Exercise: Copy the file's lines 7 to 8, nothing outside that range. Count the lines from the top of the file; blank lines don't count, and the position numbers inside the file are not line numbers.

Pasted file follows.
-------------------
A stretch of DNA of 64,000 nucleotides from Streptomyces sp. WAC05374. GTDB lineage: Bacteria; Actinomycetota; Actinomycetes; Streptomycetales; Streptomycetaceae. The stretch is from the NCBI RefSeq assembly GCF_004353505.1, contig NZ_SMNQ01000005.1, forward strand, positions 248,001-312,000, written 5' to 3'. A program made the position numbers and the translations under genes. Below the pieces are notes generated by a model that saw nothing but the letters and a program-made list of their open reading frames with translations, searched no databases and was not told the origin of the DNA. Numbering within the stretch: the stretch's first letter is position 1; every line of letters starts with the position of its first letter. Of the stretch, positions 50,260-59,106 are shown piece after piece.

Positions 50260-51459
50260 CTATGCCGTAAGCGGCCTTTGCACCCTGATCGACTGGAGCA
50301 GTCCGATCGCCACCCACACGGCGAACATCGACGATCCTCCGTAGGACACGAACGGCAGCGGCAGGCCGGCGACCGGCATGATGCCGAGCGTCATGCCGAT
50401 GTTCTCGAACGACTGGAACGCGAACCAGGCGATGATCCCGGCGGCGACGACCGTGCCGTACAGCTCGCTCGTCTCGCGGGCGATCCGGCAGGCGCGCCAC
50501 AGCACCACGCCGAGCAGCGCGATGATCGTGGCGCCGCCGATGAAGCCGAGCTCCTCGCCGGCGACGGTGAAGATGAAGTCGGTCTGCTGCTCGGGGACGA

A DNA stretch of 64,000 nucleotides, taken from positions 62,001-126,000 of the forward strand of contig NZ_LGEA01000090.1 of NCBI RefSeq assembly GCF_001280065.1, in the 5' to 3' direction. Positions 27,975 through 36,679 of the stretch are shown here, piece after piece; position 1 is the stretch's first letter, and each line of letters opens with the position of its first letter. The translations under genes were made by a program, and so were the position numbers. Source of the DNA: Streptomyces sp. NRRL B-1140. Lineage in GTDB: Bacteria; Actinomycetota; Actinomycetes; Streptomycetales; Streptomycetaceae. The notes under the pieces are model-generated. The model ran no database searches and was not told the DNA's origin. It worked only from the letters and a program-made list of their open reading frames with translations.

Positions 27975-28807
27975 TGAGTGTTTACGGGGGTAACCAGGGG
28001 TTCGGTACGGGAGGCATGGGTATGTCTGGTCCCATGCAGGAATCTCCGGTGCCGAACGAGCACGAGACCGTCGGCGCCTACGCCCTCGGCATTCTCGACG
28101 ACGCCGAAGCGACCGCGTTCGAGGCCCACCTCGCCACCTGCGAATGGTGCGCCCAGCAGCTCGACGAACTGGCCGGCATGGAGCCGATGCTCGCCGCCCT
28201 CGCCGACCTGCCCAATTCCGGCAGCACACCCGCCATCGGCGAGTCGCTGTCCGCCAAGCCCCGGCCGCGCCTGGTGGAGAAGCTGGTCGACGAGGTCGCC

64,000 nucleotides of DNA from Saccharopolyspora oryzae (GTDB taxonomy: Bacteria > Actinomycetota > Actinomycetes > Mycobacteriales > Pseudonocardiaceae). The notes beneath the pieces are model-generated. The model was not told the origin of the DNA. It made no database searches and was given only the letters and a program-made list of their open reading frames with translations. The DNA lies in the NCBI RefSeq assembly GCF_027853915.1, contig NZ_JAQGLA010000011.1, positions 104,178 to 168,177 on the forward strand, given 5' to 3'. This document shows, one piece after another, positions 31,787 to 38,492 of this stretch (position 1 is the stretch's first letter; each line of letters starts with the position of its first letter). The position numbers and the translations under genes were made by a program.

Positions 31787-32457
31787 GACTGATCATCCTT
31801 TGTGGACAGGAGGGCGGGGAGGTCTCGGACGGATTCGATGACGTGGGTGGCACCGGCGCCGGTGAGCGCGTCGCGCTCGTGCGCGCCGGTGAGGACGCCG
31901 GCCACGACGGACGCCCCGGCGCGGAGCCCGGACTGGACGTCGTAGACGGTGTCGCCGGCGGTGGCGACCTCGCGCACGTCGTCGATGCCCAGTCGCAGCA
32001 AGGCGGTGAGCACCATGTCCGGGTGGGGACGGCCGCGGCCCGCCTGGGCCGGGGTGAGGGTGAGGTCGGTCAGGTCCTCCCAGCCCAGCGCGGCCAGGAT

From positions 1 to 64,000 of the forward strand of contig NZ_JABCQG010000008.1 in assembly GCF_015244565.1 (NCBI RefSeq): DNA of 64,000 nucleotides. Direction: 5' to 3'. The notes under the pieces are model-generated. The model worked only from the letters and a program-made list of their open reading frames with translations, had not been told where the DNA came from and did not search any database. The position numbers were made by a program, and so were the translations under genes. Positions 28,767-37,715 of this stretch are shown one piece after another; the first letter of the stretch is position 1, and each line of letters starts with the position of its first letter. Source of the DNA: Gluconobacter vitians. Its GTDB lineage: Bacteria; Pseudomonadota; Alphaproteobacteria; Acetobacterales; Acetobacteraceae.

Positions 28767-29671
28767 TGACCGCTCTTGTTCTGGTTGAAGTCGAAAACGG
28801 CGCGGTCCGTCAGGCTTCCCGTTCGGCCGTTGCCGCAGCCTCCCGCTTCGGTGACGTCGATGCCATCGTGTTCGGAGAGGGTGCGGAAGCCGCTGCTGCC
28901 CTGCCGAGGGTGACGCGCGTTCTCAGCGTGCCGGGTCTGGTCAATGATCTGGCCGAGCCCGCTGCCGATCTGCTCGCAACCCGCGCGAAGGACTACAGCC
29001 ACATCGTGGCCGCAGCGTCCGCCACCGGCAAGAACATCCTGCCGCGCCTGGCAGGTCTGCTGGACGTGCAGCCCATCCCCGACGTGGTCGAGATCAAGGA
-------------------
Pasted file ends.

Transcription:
A DNA stretch of 64,000 nucleotides, taken from positions 62,001-126,000 of the forward strand of contig NZ_LGEA01000090.1 of NCBI RefSeq assembly GCF_001280065.1, in the 5' to 3' direction. Positions 27,975 through 36,679 of the stretch are shown here, piece after piece; position 1 is the stretch's first letter, and each line of letters opens with the position of its first letter. The translations under genes were made by a program, and so were the position numbers. Source of the DNA: Streptomyces sp. NRRL B-1140. Lineage in GTDB: Bacteria; Actinomycetota; Actinomycetes; Streptomycetales; Streptomycetaceae. The notes under the pieces are model-generated. The model ran no database searches and was not told the DNA's origin. It worked only from the letters and a program-made list of their open reading frames with translations.

Positions 27975-28807